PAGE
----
Kaarakin black cockatoo centre offers public chance to name, save birds


Volunteer Karen Wyatt and P&N bank manager Joy Evans check on the health of the birds. Picture: Jon Hewson  d471894
Volunteer Karen Wyatt and P&N bank manager Joy Evans check on the health of the birds. Picture: Jon Hewson d471894

THE early bird truly gets the worm at Kaarakin Black Cockatoo Conservation Centre, which is giving the public the chance to name its cockatoos – and also help save the lives of the birds.

For $1000, people can name the sanctuary’s rehabilitating birds. The money will help pay for the birds’ medical treatment and the centre’s expenses.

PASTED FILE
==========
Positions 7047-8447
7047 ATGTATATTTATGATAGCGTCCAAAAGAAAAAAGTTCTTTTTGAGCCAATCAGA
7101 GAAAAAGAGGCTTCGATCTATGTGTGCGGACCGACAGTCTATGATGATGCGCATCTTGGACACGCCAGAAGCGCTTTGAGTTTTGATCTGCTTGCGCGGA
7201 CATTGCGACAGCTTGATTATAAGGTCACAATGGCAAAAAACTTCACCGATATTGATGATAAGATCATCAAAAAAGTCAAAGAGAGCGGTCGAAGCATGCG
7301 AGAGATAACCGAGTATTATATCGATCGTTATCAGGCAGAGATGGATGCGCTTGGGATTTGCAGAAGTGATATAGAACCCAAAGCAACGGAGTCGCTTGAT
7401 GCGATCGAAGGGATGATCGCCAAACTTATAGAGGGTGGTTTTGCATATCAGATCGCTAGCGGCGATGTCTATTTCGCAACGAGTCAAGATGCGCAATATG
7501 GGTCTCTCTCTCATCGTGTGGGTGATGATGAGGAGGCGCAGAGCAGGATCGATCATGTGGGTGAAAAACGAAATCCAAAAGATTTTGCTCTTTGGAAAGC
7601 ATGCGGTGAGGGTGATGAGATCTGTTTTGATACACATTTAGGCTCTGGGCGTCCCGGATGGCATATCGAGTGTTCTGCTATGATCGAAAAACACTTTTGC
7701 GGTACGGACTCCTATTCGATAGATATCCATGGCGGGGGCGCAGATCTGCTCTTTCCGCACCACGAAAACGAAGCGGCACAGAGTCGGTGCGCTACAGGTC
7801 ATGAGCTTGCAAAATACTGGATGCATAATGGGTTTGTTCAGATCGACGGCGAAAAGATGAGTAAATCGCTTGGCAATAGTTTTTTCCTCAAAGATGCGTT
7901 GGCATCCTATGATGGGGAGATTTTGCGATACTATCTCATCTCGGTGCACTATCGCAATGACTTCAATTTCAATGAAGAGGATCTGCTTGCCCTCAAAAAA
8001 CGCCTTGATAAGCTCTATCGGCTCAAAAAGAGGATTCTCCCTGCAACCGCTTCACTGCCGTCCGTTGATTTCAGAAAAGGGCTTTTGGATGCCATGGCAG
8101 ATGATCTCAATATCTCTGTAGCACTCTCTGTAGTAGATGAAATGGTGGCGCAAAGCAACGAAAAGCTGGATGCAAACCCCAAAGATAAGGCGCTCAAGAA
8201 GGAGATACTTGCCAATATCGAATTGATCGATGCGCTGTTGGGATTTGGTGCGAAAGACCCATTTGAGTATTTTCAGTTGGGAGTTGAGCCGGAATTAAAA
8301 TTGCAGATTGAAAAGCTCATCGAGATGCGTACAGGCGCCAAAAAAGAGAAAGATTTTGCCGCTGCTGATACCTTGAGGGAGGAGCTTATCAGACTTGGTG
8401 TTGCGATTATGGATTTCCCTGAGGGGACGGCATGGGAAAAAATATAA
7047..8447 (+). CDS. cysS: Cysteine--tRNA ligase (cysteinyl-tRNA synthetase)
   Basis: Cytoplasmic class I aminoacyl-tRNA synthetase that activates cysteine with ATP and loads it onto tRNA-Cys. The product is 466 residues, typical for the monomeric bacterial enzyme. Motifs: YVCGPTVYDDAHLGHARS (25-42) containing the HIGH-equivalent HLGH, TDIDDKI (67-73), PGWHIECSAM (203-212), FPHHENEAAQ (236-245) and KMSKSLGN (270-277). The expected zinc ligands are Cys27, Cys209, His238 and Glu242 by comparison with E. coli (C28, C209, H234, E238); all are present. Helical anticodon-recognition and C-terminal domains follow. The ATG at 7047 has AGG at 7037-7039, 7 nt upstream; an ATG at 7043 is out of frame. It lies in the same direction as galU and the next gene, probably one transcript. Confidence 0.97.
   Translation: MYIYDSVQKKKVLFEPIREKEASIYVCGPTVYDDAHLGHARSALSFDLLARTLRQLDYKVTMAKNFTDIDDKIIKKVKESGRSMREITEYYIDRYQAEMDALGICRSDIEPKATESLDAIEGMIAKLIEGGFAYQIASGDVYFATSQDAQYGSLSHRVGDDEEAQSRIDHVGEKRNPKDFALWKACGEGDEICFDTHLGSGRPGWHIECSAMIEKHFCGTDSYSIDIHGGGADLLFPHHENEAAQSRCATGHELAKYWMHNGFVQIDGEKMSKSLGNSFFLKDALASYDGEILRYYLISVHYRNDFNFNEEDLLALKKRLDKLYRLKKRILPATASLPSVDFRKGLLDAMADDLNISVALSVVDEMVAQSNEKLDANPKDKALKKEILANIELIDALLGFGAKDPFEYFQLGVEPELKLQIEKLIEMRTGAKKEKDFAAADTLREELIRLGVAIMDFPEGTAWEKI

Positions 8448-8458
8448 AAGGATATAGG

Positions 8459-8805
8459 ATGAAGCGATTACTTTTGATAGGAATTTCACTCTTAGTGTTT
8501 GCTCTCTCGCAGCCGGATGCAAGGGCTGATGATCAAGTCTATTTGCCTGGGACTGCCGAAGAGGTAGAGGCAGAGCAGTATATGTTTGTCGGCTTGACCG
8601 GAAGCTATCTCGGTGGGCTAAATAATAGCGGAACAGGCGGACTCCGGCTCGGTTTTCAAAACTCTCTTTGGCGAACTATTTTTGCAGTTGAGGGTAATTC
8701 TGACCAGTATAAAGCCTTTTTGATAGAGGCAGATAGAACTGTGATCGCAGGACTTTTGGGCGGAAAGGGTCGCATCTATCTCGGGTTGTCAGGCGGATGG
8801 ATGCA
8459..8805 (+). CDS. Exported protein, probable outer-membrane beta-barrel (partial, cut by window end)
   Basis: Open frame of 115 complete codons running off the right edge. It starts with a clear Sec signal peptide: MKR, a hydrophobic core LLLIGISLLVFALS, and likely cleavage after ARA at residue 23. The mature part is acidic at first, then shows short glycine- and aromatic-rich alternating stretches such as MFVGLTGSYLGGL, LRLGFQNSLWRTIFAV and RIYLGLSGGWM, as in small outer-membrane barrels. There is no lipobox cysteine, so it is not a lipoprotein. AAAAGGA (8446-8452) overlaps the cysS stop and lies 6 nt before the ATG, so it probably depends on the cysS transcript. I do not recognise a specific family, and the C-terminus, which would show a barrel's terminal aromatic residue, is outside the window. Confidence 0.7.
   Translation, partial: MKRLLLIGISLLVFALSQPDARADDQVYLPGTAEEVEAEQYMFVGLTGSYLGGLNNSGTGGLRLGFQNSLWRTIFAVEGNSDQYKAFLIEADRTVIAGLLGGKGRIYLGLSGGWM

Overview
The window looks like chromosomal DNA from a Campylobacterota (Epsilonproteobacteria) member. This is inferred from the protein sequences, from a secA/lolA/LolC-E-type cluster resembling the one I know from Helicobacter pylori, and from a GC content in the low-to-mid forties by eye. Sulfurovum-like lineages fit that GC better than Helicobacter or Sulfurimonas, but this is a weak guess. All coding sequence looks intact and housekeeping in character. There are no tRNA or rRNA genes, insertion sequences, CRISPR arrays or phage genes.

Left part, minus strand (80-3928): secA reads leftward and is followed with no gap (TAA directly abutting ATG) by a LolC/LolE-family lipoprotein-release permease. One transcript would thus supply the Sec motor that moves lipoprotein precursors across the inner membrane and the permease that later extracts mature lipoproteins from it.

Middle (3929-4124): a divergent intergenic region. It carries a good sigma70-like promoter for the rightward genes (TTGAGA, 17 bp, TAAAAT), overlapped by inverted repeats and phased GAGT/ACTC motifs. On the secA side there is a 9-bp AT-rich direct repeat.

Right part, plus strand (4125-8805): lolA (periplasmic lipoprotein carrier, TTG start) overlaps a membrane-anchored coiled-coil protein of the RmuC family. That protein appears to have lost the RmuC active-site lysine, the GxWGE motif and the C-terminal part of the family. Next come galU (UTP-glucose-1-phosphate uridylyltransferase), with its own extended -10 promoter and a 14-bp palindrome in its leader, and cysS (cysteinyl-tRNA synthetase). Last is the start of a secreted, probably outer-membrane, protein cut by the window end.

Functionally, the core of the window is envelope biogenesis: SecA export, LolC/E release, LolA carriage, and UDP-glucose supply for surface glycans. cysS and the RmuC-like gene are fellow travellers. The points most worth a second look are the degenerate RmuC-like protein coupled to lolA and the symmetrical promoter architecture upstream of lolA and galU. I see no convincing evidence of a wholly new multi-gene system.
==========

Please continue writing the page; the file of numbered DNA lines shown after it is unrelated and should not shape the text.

Donors will also have the opportunity to attend the cockatoo’s release when it is healthy enough to be set free.

Kaarakin volunteer Karen Wyatt said the not-for-profit centre always needed money, which was why they were frequently looking for new fundraising ventures.

“We do fantastic work for these poor birds,” she said.

“We’re the only ones in the state who do it in terms of rescuing and rehabilitating. If we don’t do it, they’re going to be extinct.”

Ms Wyatt said their work was even more important given the current plight of the black cockatoo, with all three WA species under the threat of extinction due to construction and expansion.

As part of Kaarakin’s program, P&N Bank manager Joy Evans donated money to help fund the recovery process of Lily, a new addition to the centre.

Ms Wyatt said: “Kaarakin is very, very grateful for P&N Bank and as you can see, we’ve put it to good use,” she said.